As the old saying goes, you learn something new every day. Even if it’s something rather nauseating.

Over at Reason, Eric Boehm has a deep dive into a subject which most of us probably weren’t aware of and, sadly, quite a few probably won’t care about. It’s the fact that the players on the Philadelphia Eagles and, to a lesser extent, the New England Patriots, are about to be hit with a significant tax bite. No… I’m not talking about the fact they have to file a tax return like everyone else and they make millions of dollars per year. That’s all well known.

What I didn’t know was that a number of states, including Minnesota where the big game was played, have very special “jock taxes” which are only charged to visiting professional athletes. And even though it’s a state tax, it can take a bite which isn’t that far behind what Uncle Sam gets for their federal taxes.

Because the game was played in Minneapolis, the $112,000 bonuses paid to each player on the winning team (and the $56,000 bonuses paid to the losers), will be taxable in Minnesota, which has some of the highest personal income tax rates in the country. Each member of the Eagles will end up paying about $7,200 of their Super Bowl bonus to the state of Minnesota. That comes on top of an estimated $23,500 federal tax hit for each of the winning player’s shares.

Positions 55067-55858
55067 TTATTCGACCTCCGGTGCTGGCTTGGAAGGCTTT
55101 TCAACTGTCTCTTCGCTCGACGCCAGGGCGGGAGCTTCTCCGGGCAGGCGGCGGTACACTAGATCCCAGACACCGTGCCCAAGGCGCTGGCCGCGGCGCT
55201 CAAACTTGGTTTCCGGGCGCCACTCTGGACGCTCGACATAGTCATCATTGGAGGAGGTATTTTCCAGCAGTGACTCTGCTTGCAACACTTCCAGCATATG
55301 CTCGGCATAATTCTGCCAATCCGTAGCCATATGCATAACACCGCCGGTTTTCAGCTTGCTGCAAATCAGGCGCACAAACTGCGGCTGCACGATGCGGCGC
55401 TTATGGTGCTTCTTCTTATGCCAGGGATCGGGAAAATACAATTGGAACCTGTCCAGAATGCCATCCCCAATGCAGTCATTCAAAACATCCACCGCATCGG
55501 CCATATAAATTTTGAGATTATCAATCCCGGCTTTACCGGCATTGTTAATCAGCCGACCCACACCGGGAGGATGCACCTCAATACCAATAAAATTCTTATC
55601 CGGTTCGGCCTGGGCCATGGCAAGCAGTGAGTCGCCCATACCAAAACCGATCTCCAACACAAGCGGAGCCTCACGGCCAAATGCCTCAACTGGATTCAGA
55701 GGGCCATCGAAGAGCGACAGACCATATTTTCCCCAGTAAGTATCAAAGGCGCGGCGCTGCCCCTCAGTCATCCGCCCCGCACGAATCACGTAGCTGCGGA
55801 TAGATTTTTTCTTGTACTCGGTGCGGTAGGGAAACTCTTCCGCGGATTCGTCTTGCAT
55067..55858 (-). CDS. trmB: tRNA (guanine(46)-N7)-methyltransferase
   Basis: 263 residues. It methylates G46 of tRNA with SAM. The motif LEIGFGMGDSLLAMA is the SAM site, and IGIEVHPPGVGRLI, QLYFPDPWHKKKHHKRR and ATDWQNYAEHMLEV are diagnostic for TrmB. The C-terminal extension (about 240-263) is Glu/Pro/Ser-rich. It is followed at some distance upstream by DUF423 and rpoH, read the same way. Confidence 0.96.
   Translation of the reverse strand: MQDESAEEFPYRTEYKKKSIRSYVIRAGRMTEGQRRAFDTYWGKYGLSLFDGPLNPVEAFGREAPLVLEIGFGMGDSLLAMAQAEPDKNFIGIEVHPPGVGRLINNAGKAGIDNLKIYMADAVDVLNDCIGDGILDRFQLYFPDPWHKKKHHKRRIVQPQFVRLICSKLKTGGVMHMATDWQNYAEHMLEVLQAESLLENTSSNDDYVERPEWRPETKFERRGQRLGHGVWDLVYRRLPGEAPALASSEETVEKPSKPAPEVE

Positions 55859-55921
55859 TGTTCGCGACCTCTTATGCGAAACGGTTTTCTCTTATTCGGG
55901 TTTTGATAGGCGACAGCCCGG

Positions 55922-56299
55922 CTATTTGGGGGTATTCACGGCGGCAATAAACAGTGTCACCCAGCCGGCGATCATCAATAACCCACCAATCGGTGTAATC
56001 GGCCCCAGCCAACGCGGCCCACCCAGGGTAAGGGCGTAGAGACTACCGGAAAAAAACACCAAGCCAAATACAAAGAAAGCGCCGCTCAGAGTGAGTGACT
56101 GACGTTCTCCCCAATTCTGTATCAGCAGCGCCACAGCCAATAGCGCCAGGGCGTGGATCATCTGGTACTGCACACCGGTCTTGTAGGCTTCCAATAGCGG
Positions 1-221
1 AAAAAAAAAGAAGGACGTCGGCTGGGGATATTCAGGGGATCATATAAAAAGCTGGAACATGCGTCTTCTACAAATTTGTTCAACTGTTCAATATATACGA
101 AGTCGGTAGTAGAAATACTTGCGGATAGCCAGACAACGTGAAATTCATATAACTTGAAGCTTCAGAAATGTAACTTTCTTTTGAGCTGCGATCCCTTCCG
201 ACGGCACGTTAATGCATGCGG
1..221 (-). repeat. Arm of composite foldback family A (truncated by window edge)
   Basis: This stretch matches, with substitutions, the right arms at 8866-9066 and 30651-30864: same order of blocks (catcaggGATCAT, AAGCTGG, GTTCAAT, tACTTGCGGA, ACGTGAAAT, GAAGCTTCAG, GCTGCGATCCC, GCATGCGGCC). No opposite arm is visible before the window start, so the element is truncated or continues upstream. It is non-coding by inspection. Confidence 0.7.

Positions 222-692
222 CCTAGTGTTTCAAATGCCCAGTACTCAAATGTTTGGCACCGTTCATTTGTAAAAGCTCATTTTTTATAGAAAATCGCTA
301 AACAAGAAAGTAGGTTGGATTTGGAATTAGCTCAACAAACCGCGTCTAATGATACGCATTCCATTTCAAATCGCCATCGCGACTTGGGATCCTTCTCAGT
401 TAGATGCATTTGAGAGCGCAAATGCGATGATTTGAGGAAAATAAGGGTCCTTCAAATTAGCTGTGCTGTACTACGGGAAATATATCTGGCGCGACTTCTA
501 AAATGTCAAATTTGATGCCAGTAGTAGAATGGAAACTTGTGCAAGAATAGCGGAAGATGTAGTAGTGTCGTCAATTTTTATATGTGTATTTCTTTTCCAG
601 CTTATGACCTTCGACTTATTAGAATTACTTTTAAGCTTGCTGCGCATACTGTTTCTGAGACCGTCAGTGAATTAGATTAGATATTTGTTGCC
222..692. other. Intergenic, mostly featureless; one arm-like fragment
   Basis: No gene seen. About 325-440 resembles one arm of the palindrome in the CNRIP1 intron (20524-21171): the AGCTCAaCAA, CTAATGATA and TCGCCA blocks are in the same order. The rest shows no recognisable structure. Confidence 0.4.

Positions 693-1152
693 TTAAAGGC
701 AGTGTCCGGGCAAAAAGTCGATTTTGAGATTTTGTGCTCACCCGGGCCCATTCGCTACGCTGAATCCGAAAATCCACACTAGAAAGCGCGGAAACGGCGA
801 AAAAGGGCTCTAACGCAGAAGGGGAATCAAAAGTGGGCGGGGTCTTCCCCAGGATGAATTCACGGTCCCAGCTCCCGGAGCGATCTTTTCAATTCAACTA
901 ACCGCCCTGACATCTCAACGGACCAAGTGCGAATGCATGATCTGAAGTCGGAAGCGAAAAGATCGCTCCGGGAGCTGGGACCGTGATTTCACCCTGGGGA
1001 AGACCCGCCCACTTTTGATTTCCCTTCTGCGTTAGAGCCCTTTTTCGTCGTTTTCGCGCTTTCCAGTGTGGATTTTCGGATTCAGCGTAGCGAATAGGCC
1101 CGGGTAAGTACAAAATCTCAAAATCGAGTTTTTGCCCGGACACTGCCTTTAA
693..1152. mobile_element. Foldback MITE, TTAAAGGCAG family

And that’s just the start. Minnesota also imposes a so-called “jock tax” on athletes that visit the state for practices and games. Income earned during the days leading up to Sunday’s big game will be taxed at the state’s top marginal rate of 9.85 percent. Only California has a higher jock tax, and even states with no personal income taxes—like Texas and Florida, both frequent Super Bowl hosts—still hit up professional athletes, coaches, and team staff with special taxes.

This is apparently a big deal in the sports world. Even though most of those players likely make their homes (and pay their taxes) in Pennsylvania or Massachusetts, the fact that they earned those large bonuses for a game played in Minnesota means they’ll have to pony up that cash. But as Boehm goes on to note, it’s not just the bonuses we’re talking about here. The guys are on the payroll for each day they spend in the state practicing prior to the game and most of them were there for a week. He estimates that Tom Brady will wind up owing as much as $43K for the week he spent there and he didn’t even get to go home with a new ring for his collection.

Yes, it’s easy to scoff and say that you don’t feel much sympathy for people who are paid such vast sums of money to play a game. I can relate. But that’s really not the issue here. This is a question of right and wrong. In a previous job, I had to go to locations in other states and stay while doing research and writing. I know of one year where I’m sure I spent a total of at least two months of the year in Tennessee. But never once did anyone suggest that I owed any special taxes to the state. All my taxes were paid in my home state. That’s the same for everyone I happen to know.

How do these states get away with this? It’s an income tax, right? Those players don’t live in the state and their employer is not based there. How can an income tax be levied on them? And this apparently only applies to people in one specific set of occupations. Has anyone ever challenged this in court? It just doesn’t sound as if it should be constitutional.

Or is this one of those cases where the pro athletes are simply too embarrassed to complain? On some level, perhaps that’s justified. But it still doesn’t make it right.